According to Vivian, "The use of brands or certification seals is a way to add value to a product and ensure the quality of the attributes required by its consumer audience. Embrapa's innovative experience was due to the brilliant work coordinated by Embrapa Beef Cattle researcher Fabiana Villa Alves and other colleagues, allowing us to use this business model associated with the final product. For Embrapa, I believe that models like this are very favorable, as they allow us to pre-demonstrate to the market how science can contribute to the economic growth and development of a country or region.”

Plurality in networks favors innovation

The Carbon Neutral Beef project fit the intended case study like a glove because it is an innovation network that was strategically created to develop new technological solutions. The growing concern of the Brazilian beef industry with environmental conservation, international expectations and the need to meet future demand led different actors to come together in the project, which aimed to manage cattle herds to mitigate CO2 emissions.

The research points to informality and diversity as the most favorable scenario for innovation, considering the specificities and interests of the different actors who work in the networks. This issue is even more relevant when it comes to integrated production systems, which are subject to many adaptations and experiments in different biomes with the aim of increasing agricultural productivity while improving environmental sustainability.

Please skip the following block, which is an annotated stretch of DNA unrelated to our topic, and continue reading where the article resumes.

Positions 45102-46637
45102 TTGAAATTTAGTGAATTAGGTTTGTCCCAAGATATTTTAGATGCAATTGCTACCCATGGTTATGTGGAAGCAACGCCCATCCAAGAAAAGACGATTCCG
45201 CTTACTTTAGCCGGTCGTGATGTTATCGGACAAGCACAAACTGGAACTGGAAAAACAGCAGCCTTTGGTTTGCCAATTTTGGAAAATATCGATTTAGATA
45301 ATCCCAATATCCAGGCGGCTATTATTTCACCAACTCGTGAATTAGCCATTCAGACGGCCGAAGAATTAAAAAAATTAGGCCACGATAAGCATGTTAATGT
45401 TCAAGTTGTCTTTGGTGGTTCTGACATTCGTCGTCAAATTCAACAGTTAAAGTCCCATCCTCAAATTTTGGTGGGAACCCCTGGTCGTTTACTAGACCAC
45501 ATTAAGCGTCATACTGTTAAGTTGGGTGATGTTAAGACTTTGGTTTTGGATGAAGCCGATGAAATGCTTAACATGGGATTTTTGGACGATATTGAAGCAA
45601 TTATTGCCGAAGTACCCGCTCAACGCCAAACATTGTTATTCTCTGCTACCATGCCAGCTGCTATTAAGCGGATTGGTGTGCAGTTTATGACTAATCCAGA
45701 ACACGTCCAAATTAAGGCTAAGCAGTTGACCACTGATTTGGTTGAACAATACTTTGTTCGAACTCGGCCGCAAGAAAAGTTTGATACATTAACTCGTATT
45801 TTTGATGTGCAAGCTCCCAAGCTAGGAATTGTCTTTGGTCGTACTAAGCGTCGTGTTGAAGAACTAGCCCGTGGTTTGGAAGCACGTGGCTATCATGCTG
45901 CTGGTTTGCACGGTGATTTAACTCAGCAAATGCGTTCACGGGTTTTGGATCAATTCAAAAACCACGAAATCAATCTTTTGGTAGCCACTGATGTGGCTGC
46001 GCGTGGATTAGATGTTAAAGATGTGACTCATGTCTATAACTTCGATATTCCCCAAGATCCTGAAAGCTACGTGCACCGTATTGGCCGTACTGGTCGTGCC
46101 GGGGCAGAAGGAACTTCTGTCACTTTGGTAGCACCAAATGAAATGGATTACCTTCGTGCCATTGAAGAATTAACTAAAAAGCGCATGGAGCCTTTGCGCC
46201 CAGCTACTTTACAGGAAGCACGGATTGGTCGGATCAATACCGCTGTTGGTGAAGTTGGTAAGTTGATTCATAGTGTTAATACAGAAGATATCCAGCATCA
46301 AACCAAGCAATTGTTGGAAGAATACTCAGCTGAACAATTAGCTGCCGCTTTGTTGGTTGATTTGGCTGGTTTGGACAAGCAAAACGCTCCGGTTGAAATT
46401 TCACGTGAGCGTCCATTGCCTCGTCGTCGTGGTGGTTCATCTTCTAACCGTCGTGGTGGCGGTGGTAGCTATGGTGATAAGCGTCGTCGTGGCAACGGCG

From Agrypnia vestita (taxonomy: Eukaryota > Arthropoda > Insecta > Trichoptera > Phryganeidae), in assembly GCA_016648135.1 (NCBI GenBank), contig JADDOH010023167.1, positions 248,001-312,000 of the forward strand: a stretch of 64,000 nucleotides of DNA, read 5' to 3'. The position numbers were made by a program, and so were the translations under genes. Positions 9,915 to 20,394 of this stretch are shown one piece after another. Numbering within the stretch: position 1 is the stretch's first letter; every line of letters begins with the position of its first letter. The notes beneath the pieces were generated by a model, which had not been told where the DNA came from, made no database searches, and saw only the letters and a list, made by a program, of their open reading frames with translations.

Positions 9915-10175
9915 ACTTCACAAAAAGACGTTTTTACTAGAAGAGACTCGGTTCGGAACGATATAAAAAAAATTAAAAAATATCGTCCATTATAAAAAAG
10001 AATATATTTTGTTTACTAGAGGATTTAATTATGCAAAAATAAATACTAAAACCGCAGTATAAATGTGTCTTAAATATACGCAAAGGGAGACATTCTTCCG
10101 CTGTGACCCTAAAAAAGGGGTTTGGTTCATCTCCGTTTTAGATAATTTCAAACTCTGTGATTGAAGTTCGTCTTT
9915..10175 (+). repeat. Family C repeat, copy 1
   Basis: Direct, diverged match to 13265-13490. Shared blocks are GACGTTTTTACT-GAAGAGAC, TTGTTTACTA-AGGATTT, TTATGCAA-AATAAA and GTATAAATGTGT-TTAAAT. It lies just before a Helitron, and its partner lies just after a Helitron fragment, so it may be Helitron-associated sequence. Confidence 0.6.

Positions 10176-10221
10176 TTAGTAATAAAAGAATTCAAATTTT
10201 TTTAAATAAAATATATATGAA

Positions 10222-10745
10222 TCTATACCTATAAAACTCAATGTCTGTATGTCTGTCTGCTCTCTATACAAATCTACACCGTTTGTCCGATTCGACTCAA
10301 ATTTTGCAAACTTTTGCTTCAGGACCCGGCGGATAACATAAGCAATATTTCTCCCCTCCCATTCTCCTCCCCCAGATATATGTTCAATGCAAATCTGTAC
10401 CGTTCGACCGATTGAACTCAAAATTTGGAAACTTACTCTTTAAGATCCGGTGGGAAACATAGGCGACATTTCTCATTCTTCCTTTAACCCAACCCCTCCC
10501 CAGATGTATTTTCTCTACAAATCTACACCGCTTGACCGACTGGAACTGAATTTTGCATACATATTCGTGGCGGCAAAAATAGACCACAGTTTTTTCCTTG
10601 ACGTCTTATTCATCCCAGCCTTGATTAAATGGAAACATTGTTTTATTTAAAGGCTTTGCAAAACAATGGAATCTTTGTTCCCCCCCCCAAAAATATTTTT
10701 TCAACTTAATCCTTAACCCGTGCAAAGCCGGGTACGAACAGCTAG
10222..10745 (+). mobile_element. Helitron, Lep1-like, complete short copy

The history and nature of the relationships between organizations involved with ICLFS enabled variety in the combinations of resources and activities, ensuring innovations in the process. The close relationship between Embrapa's research centers and smallholders, for instance, was fundamental to create a more favorable context for experimentation and implementation of more environmentally and economically sustainable practices.

Contribution to the elaboration of public policy

The conclusions of the study informed public policies aimed at the sustainability of agricultural systems, such as the definition of the global strategy for the Sector Plan on Adaptation to Climate Change and Low Carbon Emissions in Agriculture (ABC+), to be implemented from 2020 to 2030. They also reinforce the need to stimulate innovation initiatives that simultaneously consider multiple contexts.

Innovating in agricultural systems involves a plurality of interacting actors. 

“Our study underscores that mobilizing farmers as knowledge intermediaries is vital for innovation in sustainable types of agriculture. In the context of integrated agricultural systems, different actors can play the role of innovation agents and adapt existing technologies to different contexts. The larger and broader the implementation of innovative practices, the greater the economic, environmental and social sustainability,” Alencar concludes.

Zachary Mintus

Contributing writer